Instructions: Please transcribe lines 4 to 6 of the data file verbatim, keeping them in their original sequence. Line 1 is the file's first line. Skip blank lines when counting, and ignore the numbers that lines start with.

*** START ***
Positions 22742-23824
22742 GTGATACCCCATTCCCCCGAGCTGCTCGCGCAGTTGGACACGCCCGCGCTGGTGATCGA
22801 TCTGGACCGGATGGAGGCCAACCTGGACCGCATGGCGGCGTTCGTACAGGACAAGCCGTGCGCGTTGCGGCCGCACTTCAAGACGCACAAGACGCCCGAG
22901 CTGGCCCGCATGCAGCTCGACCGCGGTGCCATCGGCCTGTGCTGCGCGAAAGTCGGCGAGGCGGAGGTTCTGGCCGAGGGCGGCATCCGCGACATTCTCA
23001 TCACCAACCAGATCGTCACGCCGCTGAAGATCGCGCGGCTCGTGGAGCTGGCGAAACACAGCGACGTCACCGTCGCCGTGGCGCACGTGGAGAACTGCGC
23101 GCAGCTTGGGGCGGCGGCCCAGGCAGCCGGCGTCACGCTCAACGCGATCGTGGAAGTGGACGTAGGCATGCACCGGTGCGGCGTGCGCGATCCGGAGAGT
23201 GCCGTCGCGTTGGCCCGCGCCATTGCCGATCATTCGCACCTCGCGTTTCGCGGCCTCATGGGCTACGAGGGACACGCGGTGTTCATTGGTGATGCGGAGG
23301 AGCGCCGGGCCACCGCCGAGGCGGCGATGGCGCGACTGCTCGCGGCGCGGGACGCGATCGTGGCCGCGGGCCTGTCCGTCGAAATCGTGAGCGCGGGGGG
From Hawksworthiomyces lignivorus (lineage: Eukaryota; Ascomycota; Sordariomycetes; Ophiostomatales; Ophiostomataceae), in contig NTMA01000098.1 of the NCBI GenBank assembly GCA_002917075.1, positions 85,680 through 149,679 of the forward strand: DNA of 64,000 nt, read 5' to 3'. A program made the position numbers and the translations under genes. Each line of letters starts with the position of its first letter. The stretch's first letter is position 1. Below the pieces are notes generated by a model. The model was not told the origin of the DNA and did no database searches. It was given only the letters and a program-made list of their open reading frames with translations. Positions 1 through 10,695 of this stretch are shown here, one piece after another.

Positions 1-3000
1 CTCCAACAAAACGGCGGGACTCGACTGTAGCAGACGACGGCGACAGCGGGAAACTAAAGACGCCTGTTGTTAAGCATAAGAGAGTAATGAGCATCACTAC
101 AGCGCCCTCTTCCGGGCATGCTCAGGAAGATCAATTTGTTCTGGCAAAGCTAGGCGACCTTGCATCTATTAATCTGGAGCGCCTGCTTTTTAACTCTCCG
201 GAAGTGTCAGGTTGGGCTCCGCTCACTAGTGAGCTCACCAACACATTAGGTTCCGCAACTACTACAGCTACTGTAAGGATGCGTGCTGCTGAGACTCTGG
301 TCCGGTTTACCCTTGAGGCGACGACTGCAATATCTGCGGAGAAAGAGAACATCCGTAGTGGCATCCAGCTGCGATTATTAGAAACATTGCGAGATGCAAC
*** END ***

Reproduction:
22901 CTGGCCCGCATGCAGCTCGACCGCGGTGCCATCGGCCTGTGCTGCGCGAAAGTCGGCGAGGCGGAGGTTCTGGCCGAGGGCGGCATCCGCGACATTCTCA
23001 TCACCAACCAGATCGTCACGCCGCTGAAGATCGCGCGGCTCGTGGAGCTGGCGAAACACAGCGACGTCACCGTCGCCGTGGCGCACGTGGAGAACTGCGC
23101 GCAGCTTGGGGCGGCGGCCCAGGCAGCCGGCGTCACGCTCAACGCGATCGTGGAAGTGGACGTAGGCATGCACCGGTGCGGCGTGCGCGATCCGGAGAGT